The Memory Project
Off the top of my head, natural (Johnny Ketchum)

"Liberal Minded"
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I was working the Times Sunday crossword puzzle last night and was surprised to see that these two words, Liberal Minded, were -- spoiler alert! -- the answer to 29 Down: Tolerant of other opinions. The word "liberal" has been twisted so in modern rhetoric that I actually wondered if Fox News would complain, or at least cite 29 Down as proof of the paper's lefty bias.

The clue struck me because I've been working, off and on for several days, on a piece about the MWA and Harlequin. Here's the story in a nutshell.

As the incoming MWA president, I have no voting rights, no role in policy-making. I am the happiest little figurehead you ever did see. But I served two terms on the board and I know how much work board members put into the organization. I also feel genuinely sad that so many self-published writers feel slighted by MWA's policies.No, it's not about merit. It's about professionalism. And while being paid for one's work isn't the only way to be professional, it's an awfully good way to start.

But as I tried to put that into words, I decided it was moot. Because the fact is, most people don't want to change their minds, about anything. Including me. Or, to quote THE LAST DAYS OF DISCO* -- don't snicker, it is a very good movie and I would love to own the Criterion Collection edition, if you're listening, Santa -- no one likes to be criticized, they just don't. Furthermore, when you disagree with someone's opinion, it often lands like criticism.

This same idea occurred to me this week when I read a piece by a wonderful journalist, a friend of a friend, in which she said some pretty horrible things about a woman I know. I thought: "Oh, I should write so-and-so and tell her that this person she's excoriated is actually a pretty nice person and that this was a low blow verging on a cheap shot." But who wants to hear that, unsolicited? I know it would put me on the defensive if I received such a note. And being on the defensive doesn't make one inclined to rethink anything.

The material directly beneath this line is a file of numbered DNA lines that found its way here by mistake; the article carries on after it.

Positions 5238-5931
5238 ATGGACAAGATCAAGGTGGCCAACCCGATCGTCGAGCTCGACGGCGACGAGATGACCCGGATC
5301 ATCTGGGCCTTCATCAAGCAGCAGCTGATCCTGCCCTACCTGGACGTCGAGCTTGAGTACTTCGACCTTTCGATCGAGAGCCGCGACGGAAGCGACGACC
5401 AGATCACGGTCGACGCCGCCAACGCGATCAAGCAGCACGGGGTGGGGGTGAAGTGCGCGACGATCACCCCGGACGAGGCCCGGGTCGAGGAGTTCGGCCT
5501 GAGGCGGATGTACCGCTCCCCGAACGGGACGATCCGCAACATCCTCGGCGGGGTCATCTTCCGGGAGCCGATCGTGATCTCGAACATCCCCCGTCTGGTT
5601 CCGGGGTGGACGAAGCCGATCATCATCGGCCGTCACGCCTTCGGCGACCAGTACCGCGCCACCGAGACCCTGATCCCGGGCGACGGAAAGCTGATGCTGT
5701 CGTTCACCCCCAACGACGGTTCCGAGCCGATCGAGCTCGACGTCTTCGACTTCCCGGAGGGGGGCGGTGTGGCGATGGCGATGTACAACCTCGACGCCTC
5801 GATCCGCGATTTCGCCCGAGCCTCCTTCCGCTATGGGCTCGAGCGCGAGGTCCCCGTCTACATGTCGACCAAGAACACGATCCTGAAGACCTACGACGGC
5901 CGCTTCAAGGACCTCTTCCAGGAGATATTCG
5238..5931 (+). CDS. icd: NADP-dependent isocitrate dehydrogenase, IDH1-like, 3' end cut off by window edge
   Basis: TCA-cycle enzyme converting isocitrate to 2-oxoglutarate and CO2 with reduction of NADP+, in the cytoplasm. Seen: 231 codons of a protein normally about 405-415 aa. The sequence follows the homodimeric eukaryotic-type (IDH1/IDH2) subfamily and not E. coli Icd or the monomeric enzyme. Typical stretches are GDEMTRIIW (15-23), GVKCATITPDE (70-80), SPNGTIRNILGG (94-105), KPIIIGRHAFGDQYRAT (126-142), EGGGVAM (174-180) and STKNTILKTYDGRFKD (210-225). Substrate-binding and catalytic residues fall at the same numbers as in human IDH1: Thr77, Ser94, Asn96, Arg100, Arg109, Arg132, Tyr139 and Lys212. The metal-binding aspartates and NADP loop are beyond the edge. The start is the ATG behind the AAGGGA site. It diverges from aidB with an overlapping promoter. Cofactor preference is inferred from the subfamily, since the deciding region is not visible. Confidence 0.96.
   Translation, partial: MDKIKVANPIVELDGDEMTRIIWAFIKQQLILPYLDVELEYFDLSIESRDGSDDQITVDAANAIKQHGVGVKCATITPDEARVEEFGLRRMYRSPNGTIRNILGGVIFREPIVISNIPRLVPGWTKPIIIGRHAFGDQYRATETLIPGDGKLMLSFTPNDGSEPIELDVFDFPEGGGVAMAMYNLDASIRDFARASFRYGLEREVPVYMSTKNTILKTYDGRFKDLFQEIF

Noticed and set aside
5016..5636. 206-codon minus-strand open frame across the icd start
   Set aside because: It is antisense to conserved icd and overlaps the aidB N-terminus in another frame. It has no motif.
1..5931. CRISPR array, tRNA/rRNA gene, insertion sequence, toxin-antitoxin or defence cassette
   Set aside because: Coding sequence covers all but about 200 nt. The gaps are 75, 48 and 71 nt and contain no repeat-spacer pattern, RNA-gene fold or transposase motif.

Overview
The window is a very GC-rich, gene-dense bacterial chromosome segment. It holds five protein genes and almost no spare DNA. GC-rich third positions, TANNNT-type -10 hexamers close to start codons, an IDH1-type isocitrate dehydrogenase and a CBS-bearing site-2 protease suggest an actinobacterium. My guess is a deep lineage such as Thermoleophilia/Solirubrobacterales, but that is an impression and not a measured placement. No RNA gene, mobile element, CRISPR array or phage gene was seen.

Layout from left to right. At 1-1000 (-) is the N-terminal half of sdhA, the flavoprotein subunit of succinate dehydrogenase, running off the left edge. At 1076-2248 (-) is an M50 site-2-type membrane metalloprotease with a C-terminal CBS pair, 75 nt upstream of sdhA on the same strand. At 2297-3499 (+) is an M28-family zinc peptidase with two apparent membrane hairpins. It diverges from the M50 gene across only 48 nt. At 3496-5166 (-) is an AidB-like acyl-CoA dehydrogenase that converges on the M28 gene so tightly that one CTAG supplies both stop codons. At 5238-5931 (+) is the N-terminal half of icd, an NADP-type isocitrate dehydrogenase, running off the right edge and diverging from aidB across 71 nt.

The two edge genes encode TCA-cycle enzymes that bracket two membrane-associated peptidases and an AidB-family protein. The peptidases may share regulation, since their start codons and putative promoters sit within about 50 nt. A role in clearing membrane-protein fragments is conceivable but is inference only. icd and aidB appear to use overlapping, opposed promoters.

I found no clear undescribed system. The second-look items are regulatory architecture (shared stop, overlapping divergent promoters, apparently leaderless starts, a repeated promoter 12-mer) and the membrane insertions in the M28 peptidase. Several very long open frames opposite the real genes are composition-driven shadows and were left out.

I mentioned once that an imaginary sign hangs above my desk: Nobody Needs to Know What You Think About Anything. In the flesh, where I feel people can engage one another, I'm still pretty free with my opinions. And capable of tolerating others' opinions. At the Murder and Mayhem in Muskego conference, I had a chance to speak at length with Brian Azzarello. We happened to have very different takes on MAD MEN and while his take didn't make me warm to the show -- I fall into that strange group of people who hate it so much we can't stop watching it** -- it did make me think about the show differently.

But I don't see many people online who are interested in true debate, or even being better informed. I can't persuade people that MWA's policies are not the equivalent of censorship, that MWA isn't trying to prevent anyone from publishing, much less trying to block their right to self-expression. I'm not sure I can even persuade folks inclined to think differently that self-publishing is not synonymous with vanity publishing. No matter what I say, there are going to be some self-published writers -- differently published? -- who insist that I belong to MWA because I'm scared of a true free market, in which I would have to compete with all writers, not just those chosen by the -- take your pick of adjectives -- insular, out-of-touch, arrogant mainstream publishing industry.

This much I can say: MWA didn't change the game. Harlequin did. All the organization did was apply its existing policies to Harlequin's changing business model. And if you can't see how Harlequin's pay-to-publish program is designed to prey on writers and their dreams -- well, then I'm not really sure that you're cynical enough to write crime fiction.

*This being The Memory Project, I'm nowhere near getting that quote right, but I'm pretty sure Kate Beckinsale said it to Chloe Sevigny.

**John Powers of Vogue wrote the definitive article on those of us who can't stop watching Mad Men, even though we don't like it.

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